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My Business Plan is too Long!

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By Daniel Hoffman

We wrote a 105-page business plan this year.  The exercise was mostly a success in getting my managers to write out and share their thinking.  The entire company was invited to read the plan and review it, but very few actually did. Only a portion of the senior executives read each other’s sections.  The end result was an excellent roadmap, although I’m a fan of the Helmuth von Moltke the Elder quote “no plan survives first contact with the enemy.”

We cooked and ate the thing, but I’m not sure we digested it.

I just finished Marc Benioff’s Behind the Cloud.  Marc is the true leader of the SaaS movement, and in this very practical read, he lays out 111 tactics that led to Salesforce.com’s success.  Most of the stuff in this book now almost seems like conventional wisdom, thanks to the awesome Salesforce PR machine that has pumped wisdom out into the world consistently for 10 years.

But the chapter on creating “alignment” hit me.    Marc writes a one-page business plan, updated every six months.  His management team of 30 leaders, as well as a leadership team of 250, reviews the 1-page document, and eventually, everyone in the company has his or her own one-pager that aligns with the company one-pagers.  Marc calls it his V2MOM process for Vision, Values, Methods, Obstacles, Measures.  This is truly a clever process, considering that he grew his SaaS company to $1 billion in sales in the time it took me to beat $30 million. Needless to say,  I pay attention to his stuff.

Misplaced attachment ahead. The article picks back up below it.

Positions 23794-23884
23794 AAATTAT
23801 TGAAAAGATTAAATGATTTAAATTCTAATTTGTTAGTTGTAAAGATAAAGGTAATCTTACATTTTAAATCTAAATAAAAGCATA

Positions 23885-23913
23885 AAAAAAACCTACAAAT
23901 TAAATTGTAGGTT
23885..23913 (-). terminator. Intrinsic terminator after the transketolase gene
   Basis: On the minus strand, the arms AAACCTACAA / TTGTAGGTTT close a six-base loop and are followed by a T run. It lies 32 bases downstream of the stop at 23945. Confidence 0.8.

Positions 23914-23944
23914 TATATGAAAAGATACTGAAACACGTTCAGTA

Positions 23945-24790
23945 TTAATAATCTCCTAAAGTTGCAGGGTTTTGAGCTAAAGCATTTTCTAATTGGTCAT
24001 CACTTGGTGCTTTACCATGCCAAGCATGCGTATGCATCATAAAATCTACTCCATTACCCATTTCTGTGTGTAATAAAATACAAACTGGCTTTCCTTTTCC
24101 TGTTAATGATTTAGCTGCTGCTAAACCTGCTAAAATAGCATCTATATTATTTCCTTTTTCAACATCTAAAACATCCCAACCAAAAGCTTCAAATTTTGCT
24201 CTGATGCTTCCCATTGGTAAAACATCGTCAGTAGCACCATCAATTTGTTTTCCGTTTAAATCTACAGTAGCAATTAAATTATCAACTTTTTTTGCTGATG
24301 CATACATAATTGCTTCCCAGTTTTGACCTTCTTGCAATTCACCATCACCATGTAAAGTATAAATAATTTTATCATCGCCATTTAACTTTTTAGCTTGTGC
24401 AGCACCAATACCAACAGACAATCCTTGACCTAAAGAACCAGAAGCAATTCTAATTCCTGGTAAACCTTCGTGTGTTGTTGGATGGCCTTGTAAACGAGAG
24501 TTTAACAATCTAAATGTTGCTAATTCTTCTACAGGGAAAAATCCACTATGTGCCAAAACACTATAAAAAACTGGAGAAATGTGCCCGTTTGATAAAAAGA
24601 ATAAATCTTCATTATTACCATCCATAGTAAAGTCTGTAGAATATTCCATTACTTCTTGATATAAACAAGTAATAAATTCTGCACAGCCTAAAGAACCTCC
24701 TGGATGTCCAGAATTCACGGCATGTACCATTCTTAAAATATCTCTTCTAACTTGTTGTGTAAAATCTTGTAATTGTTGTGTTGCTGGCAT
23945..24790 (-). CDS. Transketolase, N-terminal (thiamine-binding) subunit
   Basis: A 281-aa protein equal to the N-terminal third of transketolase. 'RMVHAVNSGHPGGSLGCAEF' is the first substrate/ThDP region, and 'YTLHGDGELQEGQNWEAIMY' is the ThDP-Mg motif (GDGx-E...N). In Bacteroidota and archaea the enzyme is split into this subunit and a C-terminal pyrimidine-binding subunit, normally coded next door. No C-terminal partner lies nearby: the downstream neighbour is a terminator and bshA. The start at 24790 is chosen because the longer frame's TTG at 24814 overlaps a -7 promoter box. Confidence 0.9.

One of my other heroes, Verne Harnish, founder of www.eonetwork.org, also has a format for a one-page business plan, although his final product is more like 4 pages.  You can download it at http://mygazelles.com/myPage1.html,  and I’d recommend reading several of Verne’s explanations about the various sections.

Anyway, now that we have the long plan, I know it is time to do the more difficult  work of writing a short one.  I can’t help but think of Mark Twain, however, who said, “I didn't have time to write a short letter, so I wrote a long one instead.”  Nuts.